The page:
1. Thanks, Chelsea. That's a nice compliment. After having the first book, Seven Days to Goodbye, published, I found my confidence waning. But I heard from others this was pretty typical. So I just dug my heels in and started. I made myself write from beginning to end, and then started revisions. I did this workshop before I began submitting the first story. It was fabulous then and again so helpful. I certainly appreciate all the guidance and I now feel more confident with my first pages. I will follow up with your suggestions.

    2. I'm so glad it's been helpful! It's been such a pleasure reading these openings. :)

  8. Hey Sheri - I'm in agreement with everyone else! Love this revision! I did wonder who Heather was and why she would buy the horse, but otherwise no questions!

    I've bought Seven Days and can't wait to get started!

    1. Hi Meghan. You are the second one to question about Heather. She does come in to the story later. Do I need to explain her in these first pages???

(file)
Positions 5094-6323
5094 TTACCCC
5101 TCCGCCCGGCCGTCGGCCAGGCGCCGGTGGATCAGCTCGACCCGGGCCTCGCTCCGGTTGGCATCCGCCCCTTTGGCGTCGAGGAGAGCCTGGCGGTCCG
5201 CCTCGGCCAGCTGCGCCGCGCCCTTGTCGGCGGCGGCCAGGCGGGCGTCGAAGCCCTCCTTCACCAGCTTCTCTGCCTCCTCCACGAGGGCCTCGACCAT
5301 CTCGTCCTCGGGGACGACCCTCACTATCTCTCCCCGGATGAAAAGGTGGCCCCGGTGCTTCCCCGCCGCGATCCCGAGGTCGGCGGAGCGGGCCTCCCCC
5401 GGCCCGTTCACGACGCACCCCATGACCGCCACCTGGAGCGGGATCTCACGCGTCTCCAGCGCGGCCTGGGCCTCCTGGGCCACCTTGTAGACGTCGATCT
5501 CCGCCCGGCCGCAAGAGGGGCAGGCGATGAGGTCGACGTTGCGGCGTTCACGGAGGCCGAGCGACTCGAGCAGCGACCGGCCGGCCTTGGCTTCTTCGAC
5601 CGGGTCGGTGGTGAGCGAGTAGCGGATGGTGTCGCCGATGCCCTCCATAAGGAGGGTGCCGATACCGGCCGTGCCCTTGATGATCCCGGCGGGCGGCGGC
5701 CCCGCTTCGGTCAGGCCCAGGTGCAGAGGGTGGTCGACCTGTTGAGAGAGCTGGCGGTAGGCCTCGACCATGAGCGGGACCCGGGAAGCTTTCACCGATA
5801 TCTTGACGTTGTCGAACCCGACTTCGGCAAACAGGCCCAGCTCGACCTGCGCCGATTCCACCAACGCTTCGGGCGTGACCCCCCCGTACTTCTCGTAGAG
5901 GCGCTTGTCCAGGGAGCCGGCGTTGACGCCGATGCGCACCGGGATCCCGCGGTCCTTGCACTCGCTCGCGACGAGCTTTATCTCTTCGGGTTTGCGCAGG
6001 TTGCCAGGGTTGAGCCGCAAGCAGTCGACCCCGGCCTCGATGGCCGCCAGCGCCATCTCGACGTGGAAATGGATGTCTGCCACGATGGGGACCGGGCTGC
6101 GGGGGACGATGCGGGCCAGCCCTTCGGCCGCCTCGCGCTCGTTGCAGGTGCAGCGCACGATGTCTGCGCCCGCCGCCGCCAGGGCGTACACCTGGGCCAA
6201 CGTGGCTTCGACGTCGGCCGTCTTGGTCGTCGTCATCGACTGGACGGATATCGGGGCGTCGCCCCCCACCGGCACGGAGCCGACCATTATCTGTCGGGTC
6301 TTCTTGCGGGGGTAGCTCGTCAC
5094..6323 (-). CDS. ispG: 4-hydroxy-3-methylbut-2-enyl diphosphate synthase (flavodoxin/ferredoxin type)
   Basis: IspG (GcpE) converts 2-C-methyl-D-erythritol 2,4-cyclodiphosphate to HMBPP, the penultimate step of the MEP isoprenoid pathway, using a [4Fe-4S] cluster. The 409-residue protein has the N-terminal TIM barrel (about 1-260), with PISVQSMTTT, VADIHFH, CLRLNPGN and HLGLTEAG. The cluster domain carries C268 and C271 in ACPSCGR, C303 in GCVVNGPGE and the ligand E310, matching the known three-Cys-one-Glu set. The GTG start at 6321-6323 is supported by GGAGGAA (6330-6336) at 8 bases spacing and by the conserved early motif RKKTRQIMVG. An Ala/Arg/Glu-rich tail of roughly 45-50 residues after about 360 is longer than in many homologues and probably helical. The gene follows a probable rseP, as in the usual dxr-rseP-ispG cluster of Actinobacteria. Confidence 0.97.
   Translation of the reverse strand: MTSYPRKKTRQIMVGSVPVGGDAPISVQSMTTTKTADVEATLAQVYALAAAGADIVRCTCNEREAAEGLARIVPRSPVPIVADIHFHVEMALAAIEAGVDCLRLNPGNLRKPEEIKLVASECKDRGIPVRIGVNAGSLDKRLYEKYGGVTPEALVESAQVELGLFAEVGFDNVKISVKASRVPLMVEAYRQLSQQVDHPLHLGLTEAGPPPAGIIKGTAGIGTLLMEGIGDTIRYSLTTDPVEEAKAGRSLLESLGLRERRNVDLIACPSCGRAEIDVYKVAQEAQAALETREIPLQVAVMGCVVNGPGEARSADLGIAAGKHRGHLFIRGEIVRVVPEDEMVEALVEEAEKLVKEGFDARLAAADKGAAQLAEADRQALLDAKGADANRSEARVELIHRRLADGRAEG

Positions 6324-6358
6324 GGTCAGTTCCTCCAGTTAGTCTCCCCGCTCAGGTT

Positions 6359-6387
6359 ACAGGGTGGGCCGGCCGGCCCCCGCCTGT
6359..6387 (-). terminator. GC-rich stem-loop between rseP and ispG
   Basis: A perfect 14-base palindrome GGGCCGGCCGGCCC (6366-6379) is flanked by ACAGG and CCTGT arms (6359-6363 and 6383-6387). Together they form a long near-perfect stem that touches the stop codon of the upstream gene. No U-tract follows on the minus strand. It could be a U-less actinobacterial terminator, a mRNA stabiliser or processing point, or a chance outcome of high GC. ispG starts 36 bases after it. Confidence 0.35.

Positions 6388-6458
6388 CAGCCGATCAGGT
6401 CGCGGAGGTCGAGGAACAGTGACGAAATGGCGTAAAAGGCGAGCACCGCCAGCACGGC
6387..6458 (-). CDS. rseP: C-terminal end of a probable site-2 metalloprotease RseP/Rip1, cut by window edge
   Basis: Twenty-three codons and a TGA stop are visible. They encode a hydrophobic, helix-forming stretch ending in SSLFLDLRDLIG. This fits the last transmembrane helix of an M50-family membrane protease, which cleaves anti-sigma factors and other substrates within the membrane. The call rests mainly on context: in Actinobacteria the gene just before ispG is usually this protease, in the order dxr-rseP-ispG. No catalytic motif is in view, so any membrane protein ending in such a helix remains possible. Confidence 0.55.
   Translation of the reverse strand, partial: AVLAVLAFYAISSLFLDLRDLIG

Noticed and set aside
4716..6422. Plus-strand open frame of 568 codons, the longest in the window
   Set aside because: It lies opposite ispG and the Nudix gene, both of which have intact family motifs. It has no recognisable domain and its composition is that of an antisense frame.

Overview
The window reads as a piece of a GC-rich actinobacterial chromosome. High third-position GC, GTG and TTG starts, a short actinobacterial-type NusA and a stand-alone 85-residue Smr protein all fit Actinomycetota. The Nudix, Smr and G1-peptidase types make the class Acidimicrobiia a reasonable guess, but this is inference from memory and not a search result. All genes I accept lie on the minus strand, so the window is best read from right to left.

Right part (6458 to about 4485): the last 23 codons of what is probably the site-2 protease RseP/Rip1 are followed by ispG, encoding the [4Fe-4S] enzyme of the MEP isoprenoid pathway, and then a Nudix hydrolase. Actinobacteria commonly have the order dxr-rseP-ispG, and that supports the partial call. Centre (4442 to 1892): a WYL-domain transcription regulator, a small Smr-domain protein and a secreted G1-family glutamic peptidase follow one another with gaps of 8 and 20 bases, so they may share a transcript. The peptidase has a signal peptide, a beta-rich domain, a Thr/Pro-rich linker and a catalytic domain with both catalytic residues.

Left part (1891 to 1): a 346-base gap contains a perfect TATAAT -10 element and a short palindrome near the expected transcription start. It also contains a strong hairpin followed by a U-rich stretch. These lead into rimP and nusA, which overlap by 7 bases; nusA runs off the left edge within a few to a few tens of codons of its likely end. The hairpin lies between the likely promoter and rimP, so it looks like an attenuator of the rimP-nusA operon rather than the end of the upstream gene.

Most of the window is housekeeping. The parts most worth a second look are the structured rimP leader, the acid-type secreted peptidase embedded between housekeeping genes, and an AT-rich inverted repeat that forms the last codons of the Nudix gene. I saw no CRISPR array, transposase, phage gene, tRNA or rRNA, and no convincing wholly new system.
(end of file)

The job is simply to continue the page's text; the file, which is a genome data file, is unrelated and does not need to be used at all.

I'm thrilled you want to read my first novel!! Thank you!! That's very special...I'm game to stay in touch and help if you need extra reading eyes.

  9. Hi Sheri,

    I really enjoyed reading this revision. I was completely engaged with your MC and Colton. The bit of back story you added early on really helped me identify with her, but didn't feel overwhelming. Great job.

    For some reason, your MC's hair bothered me in this round. I know, small detail, but details matter. I have a hard time picturing "frizzy" hair falling in her face. Usually frizzy hair has a way of sticking up and standing out away from your head and face. Just think about it. I was picturing everything so vividly, this gave me pause.

    Not sure if I missed something where you say. "Tonight. anxiety filled me--" It seems to cut off abruptly and I wasn't sure what you meant.